How to Become a Better Manager: Experts Share 5 Simple Tips
By Carrie Mesrobian on 02/21/2022
Becoming a manager is a big step in your professional career. While it’s certainly exciting to advance, there’s also much to learn about leading a team—and that’s true whether you’re just starting out in a management role or have years of experience. People are complex, so there’s no one-size-fits-all approach to becoming an excellent leader.
That said, there are some foundational elements of being a good manager that are fairly universal—and those elements are the things you can seize on today. To help with that, we’ve asked experienced professionals to share some of their top advice for effective management. Whether they are big undertakings or small adjustments to your approach, these tips can help you become a more well-rounded and effective manager.
5 Simple tips for becoming a better manager
1. Build genuine relationships
Effective managers go into every meeting or conversation with the intention to build healthy, collaborative working relationships. Making time to understand and get to know your team members is just as important as sharing technical knowledge or running through what’s hot on an employee’s to-do list.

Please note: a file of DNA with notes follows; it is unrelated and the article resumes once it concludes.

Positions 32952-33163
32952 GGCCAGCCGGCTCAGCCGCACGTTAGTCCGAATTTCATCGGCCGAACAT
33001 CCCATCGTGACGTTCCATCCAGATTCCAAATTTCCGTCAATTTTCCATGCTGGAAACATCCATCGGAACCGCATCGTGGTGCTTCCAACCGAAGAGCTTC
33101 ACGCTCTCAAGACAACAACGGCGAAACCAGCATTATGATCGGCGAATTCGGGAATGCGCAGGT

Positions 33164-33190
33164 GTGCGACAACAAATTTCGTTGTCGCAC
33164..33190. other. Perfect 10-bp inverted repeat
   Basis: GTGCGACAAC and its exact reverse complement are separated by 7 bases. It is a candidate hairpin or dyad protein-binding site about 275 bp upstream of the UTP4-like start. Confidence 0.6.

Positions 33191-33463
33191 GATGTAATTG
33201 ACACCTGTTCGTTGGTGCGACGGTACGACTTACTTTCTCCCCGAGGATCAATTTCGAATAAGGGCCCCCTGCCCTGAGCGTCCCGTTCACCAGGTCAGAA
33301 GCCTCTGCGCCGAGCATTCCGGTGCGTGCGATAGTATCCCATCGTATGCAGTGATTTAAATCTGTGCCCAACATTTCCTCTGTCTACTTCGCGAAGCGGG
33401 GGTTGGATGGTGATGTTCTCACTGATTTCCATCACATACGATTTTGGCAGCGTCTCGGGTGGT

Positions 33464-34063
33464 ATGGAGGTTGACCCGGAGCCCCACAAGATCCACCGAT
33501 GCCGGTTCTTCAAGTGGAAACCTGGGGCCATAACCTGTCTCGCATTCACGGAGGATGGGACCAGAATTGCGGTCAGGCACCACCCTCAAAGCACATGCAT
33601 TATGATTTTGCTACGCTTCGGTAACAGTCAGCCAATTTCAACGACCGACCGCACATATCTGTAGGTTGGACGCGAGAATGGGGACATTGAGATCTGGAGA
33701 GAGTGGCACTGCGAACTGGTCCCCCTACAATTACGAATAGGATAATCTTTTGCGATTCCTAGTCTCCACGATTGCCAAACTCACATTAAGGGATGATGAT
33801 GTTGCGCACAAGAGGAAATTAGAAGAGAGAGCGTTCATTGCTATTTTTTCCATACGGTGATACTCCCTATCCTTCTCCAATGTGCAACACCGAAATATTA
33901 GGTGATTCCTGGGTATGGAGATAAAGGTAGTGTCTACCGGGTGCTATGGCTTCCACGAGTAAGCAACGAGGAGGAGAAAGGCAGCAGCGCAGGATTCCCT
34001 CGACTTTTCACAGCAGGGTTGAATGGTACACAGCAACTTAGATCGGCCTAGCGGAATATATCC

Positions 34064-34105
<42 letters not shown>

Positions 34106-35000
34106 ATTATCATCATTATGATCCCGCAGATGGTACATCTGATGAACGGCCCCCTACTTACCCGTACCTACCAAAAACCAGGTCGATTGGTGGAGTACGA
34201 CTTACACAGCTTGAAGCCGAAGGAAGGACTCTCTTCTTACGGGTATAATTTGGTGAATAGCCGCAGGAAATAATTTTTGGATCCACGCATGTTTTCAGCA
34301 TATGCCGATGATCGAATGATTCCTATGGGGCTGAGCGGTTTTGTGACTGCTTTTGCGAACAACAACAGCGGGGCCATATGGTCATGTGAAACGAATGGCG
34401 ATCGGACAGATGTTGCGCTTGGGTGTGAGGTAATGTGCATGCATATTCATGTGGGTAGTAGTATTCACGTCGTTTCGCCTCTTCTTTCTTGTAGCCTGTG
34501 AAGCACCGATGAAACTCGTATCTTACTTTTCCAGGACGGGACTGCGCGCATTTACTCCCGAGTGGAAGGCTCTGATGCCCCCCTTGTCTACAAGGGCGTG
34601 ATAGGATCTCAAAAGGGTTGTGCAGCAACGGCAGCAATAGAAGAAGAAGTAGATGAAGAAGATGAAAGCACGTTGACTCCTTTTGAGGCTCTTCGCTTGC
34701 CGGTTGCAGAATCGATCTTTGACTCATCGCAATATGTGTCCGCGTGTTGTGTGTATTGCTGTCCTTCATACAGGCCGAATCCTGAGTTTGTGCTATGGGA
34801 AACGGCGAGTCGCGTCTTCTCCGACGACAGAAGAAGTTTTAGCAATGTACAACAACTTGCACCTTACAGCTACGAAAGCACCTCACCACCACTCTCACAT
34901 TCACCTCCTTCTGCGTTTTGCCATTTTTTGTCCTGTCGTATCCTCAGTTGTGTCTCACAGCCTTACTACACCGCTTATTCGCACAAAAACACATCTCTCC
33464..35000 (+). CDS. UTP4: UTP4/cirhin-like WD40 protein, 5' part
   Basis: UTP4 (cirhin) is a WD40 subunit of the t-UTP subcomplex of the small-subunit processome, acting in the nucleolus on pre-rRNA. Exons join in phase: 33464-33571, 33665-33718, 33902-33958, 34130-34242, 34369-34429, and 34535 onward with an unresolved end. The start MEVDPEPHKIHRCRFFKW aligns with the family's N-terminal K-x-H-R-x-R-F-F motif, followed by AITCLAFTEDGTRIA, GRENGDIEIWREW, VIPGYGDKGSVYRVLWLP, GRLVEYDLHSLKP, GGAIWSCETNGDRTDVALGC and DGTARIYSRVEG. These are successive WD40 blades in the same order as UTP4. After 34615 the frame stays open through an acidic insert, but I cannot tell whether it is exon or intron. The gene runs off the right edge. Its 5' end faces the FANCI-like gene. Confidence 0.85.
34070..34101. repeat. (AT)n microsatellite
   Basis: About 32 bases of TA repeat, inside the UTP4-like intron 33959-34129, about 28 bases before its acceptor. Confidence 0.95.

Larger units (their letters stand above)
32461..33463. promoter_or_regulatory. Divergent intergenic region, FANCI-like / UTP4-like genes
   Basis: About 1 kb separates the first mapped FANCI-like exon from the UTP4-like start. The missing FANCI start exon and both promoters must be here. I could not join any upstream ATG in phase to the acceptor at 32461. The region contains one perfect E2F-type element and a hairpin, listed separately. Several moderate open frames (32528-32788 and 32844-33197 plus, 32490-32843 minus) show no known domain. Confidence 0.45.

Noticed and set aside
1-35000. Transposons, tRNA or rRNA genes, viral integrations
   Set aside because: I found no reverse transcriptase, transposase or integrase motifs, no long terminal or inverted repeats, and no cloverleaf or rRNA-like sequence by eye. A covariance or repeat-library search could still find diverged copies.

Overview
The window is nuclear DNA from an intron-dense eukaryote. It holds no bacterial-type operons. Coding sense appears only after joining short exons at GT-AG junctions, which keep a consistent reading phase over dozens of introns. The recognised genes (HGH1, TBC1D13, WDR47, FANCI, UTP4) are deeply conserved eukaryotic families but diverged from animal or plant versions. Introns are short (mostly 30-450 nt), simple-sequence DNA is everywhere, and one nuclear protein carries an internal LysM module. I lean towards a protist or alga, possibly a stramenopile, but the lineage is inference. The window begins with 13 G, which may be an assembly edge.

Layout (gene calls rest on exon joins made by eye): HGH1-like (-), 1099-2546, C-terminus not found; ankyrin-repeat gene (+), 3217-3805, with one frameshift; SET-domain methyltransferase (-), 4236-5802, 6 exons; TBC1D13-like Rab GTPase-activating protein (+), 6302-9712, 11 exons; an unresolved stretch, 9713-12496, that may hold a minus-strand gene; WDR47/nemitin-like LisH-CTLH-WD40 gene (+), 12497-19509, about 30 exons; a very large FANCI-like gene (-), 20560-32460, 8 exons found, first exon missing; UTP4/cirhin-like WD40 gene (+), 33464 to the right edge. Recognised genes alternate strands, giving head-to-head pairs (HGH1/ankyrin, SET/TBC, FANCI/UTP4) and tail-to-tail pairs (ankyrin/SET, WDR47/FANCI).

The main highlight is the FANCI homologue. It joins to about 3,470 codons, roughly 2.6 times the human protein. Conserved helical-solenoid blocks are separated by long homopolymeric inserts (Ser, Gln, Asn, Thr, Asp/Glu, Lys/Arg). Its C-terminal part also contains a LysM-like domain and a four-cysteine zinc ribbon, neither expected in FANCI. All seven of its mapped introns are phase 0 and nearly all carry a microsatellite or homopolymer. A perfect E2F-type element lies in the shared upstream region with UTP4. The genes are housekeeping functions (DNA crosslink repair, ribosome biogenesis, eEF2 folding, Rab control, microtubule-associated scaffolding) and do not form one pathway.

“Good managers show empathy,” says Adam Crossling, marketing manager at Zenzero. “Being emotionally detached and inattentive to your subordinates’ sentiments is one of the worst characteristics a boss can have.”
Putting energy into your relationships with your employees creates trust and promotes open communication as well. It’s important that your team sees your authentic self.
“Being genuine increases your chances of attracting people who value you for who are you and what you bring to the table, resulting in more cohesive teams,” says Steve Pogson, founder and e-commerce strategy lead at First Pier. “Authentic leaders attract and keep personnel who are compatible with their management style.”
The trust built on authenticity and empathy can go a long way when the time comes to have tough conversations with your direct reports. They may not love the message, but they will hopefully respect and understand where the messenger is coming from.